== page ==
By Wendy Elliott
Over the Christmas holiday I tried to “friend” my brother on Facebook, but I couldn’t find him. There were more than 100 Malcolm Elliott’s on the social networking service, but none of them was my sibling. Eventually I was able, as my kids say, to “creep him out” and we connected.
I mostly like belonging to a network with more than one billion users, but I’m not looking to collect pseudo relationships. Who needs more than 259 friends? Since registering in 2007, it’s been fun to connect with a handful of students I taught 30 years ago and know they turned out OK. Catching up with folks I don’t see in the flesh can be fun, too. Facebook can be huge time sink, but weighing the pros and cons I think Mark Zuckerberg’s invention is positive.
LinkedIn is the web site I cannot fathom. This site, which was actually created before Facebook, is intended for professional networking and, I suspect, for job searching. There are seven million members in Canada who must make more sense of it than I can.
Hardly a day goes by without someone popping up who wants to endorse me for copyediting or blogging. Neither is a skill I can boast of, but people on LinkedIn I can only assume like to hand out endorsements like pats on the back. Beats me.
In the sad legal drama of Nicole Doucet Ryan versus the Crown, it is Aimee who is hardly mentioned. She is the girl whose childhood was marked by battles between her 230-pound father and a mother desperate enough to try to hire a hit man.
That mother lost her child in 2008. Last week when the Supreme Court of Canada ended the protracted five-year case, Ryan had no idea of her daughter’s whereabouts.
The 42-year-old schoolteacher from Digby County told reporters she hopes to reconnect with her daughter, whom she has not seen since the first of her two trials in 2009. The Elizabeth Fry Society, who spoke on Doucet’s behalf, might act as a go-between. Aimee, who lives with her father in Ontario, will turn 13 in March.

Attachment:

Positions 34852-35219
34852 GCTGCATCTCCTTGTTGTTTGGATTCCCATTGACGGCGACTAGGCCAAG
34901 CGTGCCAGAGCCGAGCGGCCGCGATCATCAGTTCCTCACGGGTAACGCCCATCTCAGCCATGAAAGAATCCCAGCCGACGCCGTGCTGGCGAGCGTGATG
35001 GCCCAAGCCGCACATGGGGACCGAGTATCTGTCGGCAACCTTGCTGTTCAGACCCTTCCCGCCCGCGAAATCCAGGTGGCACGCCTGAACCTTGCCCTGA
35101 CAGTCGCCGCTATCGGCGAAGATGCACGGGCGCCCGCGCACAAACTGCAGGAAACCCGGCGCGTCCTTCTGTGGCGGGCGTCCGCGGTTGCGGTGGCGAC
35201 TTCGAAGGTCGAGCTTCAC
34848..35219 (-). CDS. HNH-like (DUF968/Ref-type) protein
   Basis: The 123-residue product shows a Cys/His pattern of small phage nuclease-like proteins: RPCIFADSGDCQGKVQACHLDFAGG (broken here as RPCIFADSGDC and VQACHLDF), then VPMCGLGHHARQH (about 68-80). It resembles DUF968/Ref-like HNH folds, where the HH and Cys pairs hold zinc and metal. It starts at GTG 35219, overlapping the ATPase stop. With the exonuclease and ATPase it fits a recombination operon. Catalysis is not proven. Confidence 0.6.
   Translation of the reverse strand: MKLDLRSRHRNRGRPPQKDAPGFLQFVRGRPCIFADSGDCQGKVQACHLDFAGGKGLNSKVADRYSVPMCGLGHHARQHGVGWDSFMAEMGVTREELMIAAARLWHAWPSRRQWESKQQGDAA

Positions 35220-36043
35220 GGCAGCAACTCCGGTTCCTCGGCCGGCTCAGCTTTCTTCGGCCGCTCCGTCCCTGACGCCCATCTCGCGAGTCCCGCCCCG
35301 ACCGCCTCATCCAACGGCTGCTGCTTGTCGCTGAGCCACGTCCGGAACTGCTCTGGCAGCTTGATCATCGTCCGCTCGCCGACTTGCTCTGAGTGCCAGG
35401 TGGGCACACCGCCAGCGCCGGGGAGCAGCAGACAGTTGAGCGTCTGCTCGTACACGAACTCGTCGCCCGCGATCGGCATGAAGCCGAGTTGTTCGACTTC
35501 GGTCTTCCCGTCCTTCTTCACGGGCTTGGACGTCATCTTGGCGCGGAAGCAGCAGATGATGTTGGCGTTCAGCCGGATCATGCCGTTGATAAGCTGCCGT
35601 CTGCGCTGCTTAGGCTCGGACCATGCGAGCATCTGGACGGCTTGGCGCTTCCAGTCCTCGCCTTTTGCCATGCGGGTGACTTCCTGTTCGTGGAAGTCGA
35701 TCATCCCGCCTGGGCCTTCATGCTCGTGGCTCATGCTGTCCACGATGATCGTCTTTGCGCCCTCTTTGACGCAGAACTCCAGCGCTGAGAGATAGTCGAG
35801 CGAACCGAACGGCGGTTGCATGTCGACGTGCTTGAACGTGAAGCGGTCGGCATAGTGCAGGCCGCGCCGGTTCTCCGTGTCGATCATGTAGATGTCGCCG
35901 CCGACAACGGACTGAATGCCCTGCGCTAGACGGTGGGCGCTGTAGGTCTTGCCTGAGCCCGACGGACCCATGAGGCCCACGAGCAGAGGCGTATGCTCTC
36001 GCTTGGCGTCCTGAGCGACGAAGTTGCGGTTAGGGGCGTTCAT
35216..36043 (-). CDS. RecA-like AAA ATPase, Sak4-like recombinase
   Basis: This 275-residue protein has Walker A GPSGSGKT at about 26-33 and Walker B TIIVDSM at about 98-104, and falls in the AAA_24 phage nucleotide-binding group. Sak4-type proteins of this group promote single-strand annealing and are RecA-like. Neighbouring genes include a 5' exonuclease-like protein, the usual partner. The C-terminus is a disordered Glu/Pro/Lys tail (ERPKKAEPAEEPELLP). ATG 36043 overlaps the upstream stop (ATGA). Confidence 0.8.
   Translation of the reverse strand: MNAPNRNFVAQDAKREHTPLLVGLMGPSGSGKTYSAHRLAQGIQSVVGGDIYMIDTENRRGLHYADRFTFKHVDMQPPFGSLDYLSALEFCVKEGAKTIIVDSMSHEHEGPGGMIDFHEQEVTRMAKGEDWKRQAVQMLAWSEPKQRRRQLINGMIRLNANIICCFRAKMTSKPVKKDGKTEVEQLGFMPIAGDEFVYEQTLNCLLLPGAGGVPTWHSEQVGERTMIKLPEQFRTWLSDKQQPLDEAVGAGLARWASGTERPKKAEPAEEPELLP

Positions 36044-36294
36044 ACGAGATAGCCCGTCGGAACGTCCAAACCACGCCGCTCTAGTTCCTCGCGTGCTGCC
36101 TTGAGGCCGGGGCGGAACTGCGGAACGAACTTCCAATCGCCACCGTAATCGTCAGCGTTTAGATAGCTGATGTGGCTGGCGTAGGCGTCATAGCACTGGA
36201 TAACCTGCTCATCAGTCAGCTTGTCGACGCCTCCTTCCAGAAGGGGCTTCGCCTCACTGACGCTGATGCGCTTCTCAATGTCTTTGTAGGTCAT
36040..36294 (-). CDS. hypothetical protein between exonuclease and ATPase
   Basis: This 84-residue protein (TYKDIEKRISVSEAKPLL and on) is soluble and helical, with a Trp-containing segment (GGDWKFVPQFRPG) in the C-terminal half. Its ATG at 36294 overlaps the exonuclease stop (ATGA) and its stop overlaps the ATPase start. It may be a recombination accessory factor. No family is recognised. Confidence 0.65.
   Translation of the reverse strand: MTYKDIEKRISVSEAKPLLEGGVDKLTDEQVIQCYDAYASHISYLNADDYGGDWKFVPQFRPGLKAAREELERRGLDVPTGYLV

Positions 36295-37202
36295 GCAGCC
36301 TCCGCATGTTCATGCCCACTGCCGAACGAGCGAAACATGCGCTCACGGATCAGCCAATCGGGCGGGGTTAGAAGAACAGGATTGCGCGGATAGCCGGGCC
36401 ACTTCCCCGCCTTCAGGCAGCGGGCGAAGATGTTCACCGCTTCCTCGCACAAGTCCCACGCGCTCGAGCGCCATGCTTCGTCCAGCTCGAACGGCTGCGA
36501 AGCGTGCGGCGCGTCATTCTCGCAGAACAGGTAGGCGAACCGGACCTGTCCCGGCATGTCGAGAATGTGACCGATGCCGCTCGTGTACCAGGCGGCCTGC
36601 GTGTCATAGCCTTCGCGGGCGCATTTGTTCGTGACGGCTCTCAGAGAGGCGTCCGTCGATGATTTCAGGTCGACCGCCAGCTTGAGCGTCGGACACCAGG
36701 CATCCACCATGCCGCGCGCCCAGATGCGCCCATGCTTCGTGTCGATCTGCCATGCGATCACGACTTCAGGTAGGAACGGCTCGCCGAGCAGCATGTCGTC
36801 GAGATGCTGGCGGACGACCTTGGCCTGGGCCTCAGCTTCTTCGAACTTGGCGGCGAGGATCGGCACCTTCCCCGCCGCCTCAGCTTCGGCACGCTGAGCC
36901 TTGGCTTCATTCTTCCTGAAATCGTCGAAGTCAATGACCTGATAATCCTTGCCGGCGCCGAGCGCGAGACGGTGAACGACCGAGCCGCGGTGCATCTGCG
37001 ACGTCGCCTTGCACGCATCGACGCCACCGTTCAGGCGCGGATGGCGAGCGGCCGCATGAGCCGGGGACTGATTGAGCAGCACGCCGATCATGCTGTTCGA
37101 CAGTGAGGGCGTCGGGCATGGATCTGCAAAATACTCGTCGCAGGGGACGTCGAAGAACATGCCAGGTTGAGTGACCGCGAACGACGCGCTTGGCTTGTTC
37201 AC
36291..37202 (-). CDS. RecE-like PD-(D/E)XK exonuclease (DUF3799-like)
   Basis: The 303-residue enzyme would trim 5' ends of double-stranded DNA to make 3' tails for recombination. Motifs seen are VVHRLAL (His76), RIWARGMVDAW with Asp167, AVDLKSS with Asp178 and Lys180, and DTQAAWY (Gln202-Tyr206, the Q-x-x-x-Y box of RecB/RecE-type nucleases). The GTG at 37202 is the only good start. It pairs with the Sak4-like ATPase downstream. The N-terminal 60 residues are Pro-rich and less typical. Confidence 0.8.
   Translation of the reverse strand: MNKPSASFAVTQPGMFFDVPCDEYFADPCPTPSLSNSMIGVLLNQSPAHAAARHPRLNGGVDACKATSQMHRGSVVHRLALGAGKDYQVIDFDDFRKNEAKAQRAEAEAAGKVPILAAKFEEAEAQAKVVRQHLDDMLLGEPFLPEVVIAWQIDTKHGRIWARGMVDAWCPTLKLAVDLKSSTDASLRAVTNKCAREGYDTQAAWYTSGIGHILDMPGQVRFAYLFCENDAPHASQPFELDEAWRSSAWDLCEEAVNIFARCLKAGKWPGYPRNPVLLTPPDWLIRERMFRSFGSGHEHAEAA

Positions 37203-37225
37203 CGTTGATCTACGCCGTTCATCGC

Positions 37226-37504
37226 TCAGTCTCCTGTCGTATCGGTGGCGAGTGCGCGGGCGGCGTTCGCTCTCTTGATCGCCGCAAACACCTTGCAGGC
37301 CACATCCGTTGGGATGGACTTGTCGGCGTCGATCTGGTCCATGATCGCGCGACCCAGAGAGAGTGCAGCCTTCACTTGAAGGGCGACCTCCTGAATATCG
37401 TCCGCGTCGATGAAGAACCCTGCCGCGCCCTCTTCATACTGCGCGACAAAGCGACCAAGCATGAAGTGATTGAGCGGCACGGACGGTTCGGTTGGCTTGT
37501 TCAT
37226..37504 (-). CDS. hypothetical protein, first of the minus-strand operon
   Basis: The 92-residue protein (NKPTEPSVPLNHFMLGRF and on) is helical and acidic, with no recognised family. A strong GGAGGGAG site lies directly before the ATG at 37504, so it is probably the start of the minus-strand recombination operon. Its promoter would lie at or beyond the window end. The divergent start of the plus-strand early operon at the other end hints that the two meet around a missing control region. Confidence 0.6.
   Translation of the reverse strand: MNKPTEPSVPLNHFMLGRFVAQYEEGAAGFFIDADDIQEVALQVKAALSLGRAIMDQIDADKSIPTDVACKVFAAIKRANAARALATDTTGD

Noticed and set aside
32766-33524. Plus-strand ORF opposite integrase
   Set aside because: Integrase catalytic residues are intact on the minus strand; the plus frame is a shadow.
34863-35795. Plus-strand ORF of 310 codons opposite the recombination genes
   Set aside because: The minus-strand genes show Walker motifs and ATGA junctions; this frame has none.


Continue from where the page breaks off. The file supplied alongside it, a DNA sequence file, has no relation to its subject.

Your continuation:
The Supreme Court did not accept the lower court’s acquittal based on duress, but decided not to send Doucet back to trial. Five years of proceedings was deemed sufficient, but it is also five years of separation between mother and child.
Just a cup of coffee
There’s a story, no doubt apocryphal, I can’t resist sharing about someone stopping at a popular coffee shop with a friend. While enjoying their coffee, a man entered and sat at an empty table. He ordered two cups of coffee with one of them “for the wall.”
This fellow received a steaming cup and drank it, but paid for two. When he left, the waiter pasted a piece of paper on the café wall that said “a cup of coffee.” Then it happened again.
The mystery was solved when a downtrodden man came in and requested a cup of coffee “from the wall.” He was served with dignity, drank his coffee and left without paying. The waiter took a slip of paper off the wall and threw it in the garbage.
Coffee is not a necessity of life for us, but what a blessing a free cup is to those who cannot afford it. The donor, the waiter and the needy man were linked by compassion and caring. Isn’t that the kind of community we all wish we lived in?